The Gold in the Hills

Spent a couple of days cruising around Placer, Amador and Calaveras counties, the Sierra foothills area known as “Gold Country” in California.

Placerville hosts a serious homeless encampment; first time I’ve seen a camp that bags its trash and sets it out for collection. Judging by the size of the trash-bag mound, it’s been a long time since anybody came to collect. 

All the big retailers seem to be doing brisk business. The historic downtown areas and just-outside-of-town strip malls show/hide empty storefronts.

We passed a closed-up store with a sign ”Carole’s Chocolate Lounge.”  The images conjured may propel the only entrepreneurial aspiration I need going forward.

Lotta Trump signage here. I wonder if the CA Republicans paid for all the flashy banners along the road. Not many people wear masks.

I had not watched any TV since the last real (2019) baseball season. The commercials seem obsessed with making home, clothes, cars and pets smell good.

My unwillingness to be interrupted constantly while viewing a show made for short night of TV.  So pleased to see a pregnant weather lady!

We hiked around to a few prospecting sites on the Silver Fork of the American River, the Mokelumne River, Woods Creek, and the Stanislaus River. All refreshingly cold and clear. Just a fleck of gold for the effort.

Route 49 – a two-lane blacktop connecting the towns of Placerville and Sonora – is as smooth as a dance floor.  However, the tiny towns strewn along it evidently have barely enough people to bother with a main street or even an official building in decent repair. A few have gone ‘agri-burb’ with Tractor Supply Depots and auto parts stores and Subway, McD’s, Burger King, Taco Bell and Starbucks – all with drive through service.

The Railtown 1897 State Historical Park was a sweet find on a day when virtually no one else showed up.  Dozens of vintage rail cars and locomotives, most made ‘back East’ and shipped to California. It’s the oldest continually operating rail roundhouse in the States. Thousands of iron parts stacked about – relics of a time when transport was huge and heavy.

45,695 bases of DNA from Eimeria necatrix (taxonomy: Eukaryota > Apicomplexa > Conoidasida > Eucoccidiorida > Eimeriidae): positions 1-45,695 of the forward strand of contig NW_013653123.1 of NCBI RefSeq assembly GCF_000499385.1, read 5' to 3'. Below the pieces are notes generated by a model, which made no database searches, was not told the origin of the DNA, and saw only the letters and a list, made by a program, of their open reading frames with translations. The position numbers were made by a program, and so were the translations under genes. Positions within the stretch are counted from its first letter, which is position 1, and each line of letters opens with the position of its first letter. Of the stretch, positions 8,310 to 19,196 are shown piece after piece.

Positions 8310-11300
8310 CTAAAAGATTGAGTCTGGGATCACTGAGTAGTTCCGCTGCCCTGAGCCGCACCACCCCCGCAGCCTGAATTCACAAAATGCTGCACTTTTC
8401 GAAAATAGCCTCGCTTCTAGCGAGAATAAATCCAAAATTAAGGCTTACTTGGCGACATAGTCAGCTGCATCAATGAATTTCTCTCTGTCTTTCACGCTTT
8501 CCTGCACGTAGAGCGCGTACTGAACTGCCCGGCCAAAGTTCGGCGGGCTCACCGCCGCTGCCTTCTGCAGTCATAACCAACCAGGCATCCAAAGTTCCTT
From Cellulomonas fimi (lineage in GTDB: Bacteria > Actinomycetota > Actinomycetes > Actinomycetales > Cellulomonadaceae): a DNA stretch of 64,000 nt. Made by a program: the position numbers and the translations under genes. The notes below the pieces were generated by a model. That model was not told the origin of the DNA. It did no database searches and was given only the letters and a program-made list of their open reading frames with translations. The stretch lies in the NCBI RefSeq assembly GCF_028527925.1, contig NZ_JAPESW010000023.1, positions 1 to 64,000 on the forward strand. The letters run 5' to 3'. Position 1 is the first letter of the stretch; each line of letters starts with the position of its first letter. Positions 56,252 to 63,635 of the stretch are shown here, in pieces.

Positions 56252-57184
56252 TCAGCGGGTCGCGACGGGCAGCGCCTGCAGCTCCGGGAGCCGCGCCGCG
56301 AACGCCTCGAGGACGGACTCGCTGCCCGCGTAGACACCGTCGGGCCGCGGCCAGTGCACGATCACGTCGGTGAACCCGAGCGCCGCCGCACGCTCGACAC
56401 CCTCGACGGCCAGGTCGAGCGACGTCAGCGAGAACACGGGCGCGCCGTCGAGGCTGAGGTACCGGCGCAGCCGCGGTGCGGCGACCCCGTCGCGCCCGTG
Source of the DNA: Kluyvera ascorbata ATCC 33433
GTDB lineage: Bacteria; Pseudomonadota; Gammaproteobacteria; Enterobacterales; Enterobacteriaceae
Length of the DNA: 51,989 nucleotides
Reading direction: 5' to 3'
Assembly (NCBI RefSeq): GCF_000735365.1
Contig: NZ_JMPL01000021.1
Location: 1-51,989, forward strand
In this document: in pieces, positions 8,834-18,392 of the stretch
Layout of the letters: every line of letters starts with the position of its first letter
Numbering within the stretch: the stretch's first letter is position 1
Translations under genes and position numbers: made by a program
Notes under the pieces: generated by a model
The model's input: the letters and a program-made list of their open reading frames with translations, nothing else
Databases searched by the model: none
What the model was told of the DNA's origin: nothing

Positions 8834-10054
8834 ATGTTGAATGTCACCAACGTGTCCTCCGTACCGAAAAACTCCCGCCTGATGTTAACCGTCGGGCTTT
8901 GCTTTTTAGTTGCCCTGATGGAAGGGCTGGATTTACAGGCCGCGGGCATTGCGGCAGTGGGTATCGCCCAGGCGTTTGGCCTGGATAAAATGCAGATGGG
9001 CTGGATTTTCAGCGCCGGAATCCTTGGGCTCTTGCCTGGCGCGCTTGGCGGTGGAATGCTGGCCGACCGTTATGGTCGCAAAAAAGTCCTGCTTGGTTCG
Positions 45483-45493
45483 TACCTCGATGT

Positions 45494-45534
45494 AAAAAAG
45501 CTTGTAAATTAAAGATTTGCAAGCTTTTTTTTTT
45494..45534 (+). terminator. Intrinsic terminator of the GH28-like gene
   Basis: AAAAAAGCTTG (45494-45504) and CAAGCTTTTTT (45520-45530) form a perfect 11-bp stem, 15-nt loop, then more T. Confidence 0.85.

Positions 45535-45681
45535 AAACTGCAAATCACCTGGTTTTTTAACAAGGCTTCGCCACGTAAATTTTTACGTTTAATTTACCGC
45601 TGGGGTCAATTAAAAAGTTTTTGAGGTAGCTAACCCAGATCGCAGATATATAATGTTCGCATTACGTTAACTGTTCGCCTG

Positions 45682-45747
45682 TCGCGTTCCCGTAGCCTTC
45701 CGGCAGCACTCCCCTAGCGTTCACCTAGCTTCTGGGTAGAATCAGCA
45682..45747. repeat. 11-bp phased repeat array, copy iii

Resting tonight near Jackass Hill, where a depressed Samuel Clemens aka Mark Twain took refuge with some unusual friends during his sojourn of escape in Calaveras County.    

Memorable places:

Pope’s Beach on the west shore of Lake Tahoe. Copses of pine trees grow across the beach almost to the water’s edge.  Sandy bottom as far as I could see.

Route 50 into S. Lake Tahoe – the muscular rock faces take my breath away.

Knight’s Ferry, empty like a set from a post-apocalypse film;

The ice cream store Yummie Ha Ha in Angel’s Camp;

Route 108 between Sonora and Oakdale – rolling hills of black oaks pleasingly socially distanced amid tawny dry-grass meadows, a landscape that makes me feel unreasonable smitten. As if the land itself could be my lover.

The weeds and grasses have gone frowzy, effortlessly scattering their seeds in the breeze. A place not anything like Oakland, tawdry with trash and graffiti.

Aimless on the road, drifting through the day – what could be more golden?

One thought on “The Gold in the Hills

  1. Beautiful writing!

    On Sat, Oct 31, 2020 at 4:33 PM Susan Burgess-Lent wrote:

    > Susan Burgess-Lent posted: ” Spent a couple of days cruising around > Placer, Amador and Calaveras counties, the Sierra foothills area known as > “Gold Country” in California. Placerville hosts a serious homeless > encampment; first time I’ve seen a camp that bags its trash and sets it” >

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